How tribology has been helping us to advance and to survive
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Movement between contacting surfaces ranges from macro to micro scales, from the movement of continental plates and glaciers to the locomotion of animals and insects. Surface topographies, lubricant layers, contaminants, operating conditions, and others control it, i.e., this movement depends on the tribological characteristics of a system. Before the industrial revolution, friction and wear were controlled by the application of animal fat or oil. During the industrial revolution, with the introduction of trains and other machinery, the operating conditions at the contacting surfaces changed dramatically. New bearings were designed and built and simple lubrication measures were no longer satisfactory. It became critical to understand the lubrication mechanisms involved. During that period, solid theoretical foundations, leading to the development of new technologies, were laid. The field of tribology had gained a significant prominence, i.e., it became clear that without advancements in tribology the technological progress would be limited. It was no longer necessary to build oversized ship bearings hoping that they would work. The ship or automobile bearings could now be optimized and their behavior predicted. By the middle of the 20th century, lubrication mechanisms in non-conformal contacts, i.e., in gears, rolling contact bearings, cams and tappets, etc., were also finally understood. Today, we face new challenges such as sustainability, climate change and gradual degradation of the environment. Problems of providing enough food, clean water and sufficient energy to the human population to pursue a civilized life still remain largely unsolved. These challenges require new solutions and innovative approaches. As the humanity progresses, tribology continue to make vital contributions in addressing the demands for advanced technological developments, resulting in, for example, reducing the fuel consumption and greenhouse gases emission, increasing machine durability and improving the quality of life through artificial implants, among the others.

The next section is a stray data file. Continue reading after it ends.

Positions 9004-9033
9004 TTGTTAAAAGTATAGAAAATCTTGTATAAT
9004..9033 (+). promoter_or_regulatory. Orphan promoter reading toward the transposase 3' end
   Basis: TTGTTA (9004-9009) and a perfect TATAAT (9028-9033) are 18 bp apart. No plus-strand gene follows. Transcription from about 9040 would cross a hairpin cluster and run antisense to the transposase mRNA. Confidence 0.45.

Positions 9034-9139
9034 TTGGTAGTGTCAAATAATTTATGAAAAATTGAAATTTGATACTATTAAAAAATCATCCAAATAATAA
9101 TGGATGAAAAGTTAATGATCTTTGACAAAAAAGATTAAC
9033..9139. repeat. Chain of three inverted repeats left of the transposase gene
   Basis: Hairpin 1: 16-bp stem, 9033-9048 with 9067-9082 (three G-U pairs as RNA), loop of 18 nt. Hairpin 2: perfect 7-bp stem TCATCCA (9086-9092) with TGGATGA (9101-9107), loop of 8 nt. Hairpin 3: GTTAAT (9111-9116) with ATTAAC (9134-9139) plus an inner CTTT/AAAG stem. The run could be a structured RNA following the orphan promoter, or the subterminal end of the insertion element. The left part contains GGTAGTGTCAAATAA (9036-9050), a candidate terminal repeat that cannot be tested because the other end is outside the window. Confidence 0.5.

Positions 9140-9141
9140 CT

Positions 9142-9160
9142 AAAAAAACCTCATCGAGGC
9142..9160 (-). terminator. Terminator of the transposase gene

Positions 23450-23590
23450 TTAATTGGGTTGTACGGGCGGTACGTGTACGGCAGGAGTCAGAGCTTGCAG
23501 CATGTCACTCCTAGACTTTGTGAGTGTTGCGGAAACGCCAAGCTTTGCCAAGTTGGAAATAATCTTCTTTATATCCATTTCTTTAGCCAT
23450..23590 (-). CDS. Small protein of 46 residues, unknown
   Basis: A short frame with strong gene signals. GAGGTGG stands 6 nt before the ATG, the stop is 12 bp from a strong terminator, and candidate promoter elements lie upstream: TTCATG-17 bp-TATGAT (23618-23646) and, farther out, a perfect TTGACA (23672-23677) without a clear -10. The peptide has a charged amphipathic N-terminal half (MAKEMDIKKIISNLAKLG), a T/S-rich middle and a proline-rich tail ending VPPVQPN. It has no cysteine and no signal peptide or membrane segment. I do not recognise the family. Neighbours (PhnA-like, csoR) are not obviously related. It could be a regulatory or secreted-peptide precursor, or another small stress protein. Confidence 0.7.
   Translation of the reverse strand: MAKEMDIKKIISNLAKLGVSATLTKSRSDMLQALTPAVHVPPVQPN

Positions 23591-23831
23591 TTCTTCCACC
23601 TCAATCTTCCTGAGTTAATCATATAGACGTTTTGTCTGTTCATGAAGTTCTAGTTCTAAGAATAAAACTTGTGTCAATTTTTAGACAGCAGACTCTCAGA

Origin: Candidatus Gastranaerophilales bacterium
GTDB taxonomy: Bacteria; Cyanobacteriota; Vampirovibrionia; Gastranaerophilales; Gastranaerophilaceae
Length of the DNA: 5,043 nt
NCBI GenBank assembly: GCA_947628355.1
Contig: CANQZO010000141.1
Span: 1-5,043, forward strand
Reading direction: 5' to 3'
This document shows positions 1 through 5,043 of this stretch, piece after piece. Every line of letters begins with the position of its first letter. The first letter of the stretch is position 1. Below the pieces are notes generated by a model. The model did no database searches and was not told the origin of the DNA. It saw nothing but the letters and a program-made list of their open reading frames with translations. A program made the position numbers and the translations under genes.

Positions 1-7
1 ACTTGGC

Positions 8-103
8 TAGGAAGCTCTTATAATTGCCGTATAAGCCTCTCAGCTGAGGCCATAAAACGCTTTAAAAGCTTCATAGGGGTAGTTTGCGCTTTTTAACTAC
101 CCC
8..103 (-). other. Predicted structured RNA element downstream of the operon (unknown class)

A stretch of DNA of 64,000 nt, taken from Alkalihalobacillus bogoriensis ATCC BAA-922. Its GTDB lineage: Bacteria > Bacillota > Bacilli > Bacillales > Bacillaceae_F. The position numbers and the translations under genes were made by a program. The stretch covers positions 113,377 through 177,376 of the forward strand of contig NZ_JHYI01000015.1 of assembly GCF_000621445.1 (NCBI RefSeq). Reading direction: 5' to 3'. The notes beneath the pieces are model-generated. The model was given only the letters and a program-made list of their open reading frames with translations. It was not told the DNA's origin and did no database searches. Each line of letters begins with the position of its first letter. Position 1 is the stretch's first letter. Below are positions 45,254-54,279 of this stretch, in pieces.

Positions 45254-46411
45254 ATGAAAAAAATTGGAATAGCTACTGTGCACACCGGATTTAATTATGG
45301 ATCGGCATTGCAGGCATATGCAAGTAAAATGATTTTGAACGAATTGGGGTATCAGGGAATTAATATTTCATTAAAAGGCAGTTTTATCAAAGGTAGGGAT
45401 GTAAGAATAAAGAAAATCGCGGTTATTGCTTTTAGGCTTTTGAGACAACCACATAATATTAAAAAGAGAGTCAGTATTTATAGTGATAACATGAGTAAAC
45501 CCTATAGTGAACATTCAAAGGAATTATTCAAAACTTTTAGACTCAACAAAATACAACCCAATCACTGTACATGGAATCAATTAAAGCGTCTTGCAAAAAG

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Goh, Aaron; Versluis, P.; Appelqvist, I.; Bialek, L. (2010)The oral processing of foods occurs under a range of mechanical conditions, from bulk deformation and flow to confined, thin film sliding and shearing. Recently, there has been an impetus in studying the lubrication and ...
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